Judicial District of New Haven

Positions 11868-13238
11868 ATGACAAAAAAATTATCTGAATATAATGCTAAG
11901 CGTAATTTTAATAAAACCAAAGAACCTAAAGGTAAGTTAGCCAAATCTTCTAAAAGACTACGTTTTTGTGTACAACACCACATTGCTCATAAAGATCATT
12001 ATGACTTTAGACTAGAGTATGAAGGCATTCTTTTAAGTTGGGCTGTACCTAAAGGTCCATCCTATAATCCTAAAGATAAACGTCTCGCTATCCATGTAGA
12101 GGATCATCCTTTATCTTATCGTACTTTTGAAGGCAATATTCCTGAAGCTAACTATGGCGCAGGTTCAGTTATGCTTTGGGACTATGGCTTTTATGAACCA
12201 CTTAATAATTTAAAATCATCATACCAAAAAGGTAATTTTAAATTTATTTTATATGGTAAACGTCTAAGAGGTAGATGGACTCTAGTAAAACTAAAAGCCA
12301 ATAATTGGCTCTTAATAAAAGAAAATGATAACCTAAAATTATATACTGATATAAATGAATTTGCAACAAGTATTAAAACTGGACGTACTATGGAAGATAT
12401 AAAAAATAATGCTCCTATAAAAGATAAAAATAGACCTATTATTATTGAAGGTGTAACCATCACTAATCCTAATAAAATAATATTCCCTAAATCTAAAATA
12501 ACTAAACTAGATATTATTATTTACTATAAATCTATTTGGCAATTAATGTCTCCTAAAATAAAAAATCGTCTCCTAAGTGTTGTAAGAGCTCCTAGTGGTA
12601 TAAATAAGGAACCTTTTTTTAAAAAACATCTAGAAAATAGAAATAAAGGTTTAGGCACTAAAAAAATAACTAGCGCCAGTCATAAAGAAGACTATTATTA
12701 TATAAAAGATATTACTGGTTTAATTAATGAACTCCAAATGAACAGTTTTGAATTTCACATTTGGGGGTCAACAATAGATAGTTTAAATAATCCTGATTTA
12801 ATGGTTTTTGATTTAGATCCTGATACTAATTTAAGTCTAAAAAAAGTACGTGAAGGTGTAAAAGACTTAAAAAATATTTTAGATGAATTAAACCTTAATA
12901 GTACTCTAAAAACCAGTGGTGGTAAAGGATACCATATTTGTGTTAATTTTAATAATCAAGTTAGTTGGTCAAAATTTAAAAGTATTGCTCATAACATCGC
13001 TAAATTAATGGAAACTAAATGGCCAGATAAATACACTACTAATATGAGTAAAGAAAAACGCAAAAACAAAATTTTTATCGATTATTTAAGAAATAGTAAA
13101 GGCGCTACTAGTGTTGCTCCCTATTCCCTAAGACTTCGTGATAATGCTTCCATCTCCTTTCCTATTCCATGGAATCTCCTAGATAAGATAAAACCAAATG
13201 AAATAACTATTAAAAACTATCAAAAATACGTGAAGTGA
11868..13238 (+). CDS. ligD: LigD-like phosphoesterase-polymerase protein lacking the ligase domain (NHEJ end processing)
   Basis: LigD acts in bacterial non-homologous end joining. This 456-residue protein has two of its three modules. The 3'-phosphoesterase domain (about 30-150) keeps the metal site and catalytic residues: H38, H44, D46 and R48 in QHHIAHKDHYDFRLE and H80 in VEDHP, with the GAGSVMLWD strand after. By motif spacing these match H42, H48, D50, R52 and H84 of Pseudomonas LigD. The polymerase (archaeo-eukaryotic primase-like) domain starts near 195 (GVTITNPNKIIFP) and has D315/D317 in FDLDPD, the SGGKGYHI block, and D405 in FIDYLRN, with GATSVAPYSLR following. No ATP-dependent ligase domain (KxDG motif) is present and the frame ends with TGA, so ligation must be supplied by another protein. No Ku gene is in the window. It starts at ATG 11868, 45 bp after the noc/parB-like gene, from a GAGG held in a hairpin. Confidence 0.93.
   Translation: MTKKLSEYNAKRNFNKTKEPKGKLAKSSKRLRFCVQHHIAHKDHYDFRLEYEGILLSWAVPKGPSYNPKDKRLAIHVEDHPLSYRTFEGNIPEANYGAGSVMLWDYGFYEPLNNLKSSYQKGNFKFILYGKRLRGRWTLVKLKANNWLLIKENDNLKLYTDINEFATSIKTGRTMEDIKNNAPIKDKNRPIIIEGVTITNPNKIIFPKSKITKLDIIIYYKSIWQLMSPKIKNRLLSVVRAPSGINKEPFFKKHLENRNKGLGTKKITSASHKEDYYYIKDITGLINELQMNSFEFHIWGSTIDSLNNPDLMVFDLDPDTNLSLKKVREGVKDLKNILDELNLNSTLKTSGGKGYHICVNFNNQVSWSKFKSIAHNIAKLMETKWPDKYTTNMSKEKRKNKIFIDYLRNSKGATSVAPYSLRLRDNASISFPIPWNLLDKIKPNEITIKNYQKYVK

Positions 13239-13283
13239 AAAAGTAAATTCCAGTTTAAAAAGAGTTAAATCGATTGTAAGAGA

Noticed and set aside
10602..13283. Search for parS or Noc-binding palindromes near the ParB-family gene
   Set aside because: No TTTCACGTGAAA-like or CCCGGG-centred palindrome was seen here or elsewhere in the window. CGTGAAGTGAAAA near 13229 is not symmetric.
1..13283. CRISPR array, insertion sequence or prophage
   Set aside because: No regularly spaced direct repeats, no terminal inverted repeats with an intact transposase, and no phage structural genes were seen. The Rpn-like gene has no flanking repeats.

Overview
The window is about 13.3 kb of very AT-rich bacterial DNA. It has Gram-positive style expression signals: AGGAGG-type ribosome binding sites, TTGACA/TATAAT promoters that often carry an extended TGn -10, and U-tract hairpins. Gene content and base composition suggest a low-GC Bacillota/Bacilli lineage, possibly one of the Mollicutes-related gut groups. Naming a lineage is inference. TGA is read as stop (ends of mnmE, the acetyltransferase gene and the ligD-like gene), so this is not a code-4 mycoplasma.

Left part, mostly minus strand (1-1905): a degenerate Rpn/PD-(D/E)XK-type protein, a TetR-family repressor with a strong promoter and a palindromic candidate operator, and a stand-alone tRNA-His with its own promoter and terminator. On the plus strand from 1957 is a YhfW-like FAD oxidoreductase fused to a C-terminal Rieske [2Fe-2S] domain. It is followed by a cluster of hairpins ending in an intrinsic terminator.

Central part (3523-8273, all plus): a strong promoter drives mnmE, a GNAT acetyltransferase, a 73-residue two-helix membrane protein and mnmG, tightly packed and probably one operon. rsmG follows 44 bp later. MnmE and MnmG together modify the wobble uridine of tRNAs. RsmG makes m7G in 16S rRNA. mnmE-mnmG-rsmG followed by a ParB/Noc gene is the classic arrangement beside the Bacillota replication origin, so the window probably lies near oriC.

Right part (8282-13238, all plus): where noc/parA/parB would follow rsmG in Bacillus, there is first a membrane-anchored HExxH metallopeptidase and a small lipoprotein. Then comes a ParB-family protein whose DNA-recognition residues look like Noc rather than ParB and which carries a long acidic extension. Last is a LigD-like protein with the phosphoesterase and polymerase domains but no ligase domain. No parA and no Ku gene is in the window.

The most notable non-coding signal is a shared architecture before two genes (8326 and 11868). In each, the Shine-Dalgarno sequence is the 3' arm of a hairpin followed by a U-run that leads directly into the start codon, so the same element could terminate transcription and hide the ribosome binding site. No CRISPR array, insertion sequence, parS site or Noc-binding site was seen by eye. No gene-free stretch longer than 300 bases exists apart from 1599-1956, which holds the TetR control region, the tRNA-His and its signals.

Criminal; Whether Improper Juror Contact Presumptively Prejudicial; Whether State Bears Burden of Proving that Improper Contact did not Prejudice Defendant and Deny a Fair Trial.  During the defendant's trial on a robbery charge, the defendant's mother attempted to communicate with a juror, J.D., outside the courtroom.  J.D. submitted a note to the court about the incident.  In the ensuing inquiry into potential juror bias, J.D. told the court that the mother asked him whether he realized that the last police officer who testified was lying and that he did not respond to her question.  During the questioning of other jurors, additional details were elicited, including that, during the incident, J.D. had seen two girls with their cell phones out and that he was concerned that the encounter might have been recorded in an attempt to show jury tampering and cause a mistrial.  All the jurors, however, assured the court that the incident would not affect their ability to render a fair verdict.  The defendant moved for a mistrial.  The trial court denied the motion, finding that the jurors would be able to decide the case solely on the evidence presented.  The defendant was convicted and he appeals, claiming that the court abused its discretion in denying his motion for a mistrial and that he was denied his right to a fair trial before an impartial jury.  He argues that United States v. Remmer, 347 U.S. 227, 229 (1954), established that any private communication, contact, or tampering with a juror during trial in a criminal case is deemed presumptively prejudicial and that the burden is on the state to establish that the juror contact was harmless to the defendant.  While acknowledging that the ongoing validity of the Remmer presumption has been questioned by some federal courts of appeal, the defendant asserts that the majority of federal courts of appeal have continued to apply the presumption, at least where, as here, there was an improper attempt to influence the decision of the jury during the course of the trial.  The defendant also points out that, while the Connecticut Supreme Court has noted an inconsistency in Connecticut law regarding the applicability of the Remmer presumption, it has yet to resolve the issue.  He contends that, because J.D. did not fully disclose matters that bore on his partiality and improperly told other jurors about the attempted jury tampering, the state did not and could not rebut the presumption by proving harmlessness beyond a reasonable doubt.  The defendant argues that, even if the Remmer presumption of prejudice does not apply, the trial court improperly denied his motion for a mistrial because actual prejudice resulted from the external influence on the jury.  He contends that the court improperly relied on J.D.'s assurances that he could be impartial and failed to take action to ensure that the jurors did not assume that the defendant did not instigate the tampering to cause a mistrial.  The state argues that the Connecticut Supreme Court has consistently held that a defendant bears the burden of proving that he or she was actually prejudiced by improper juror contact, that United States Supreme Court precedent following Remmer has expressed uncertainty as to the continuing vitality of the rebuttable presumption of prejudice and that, even if the state bears the burden of proving harmlessness, it successfully bore that burden here.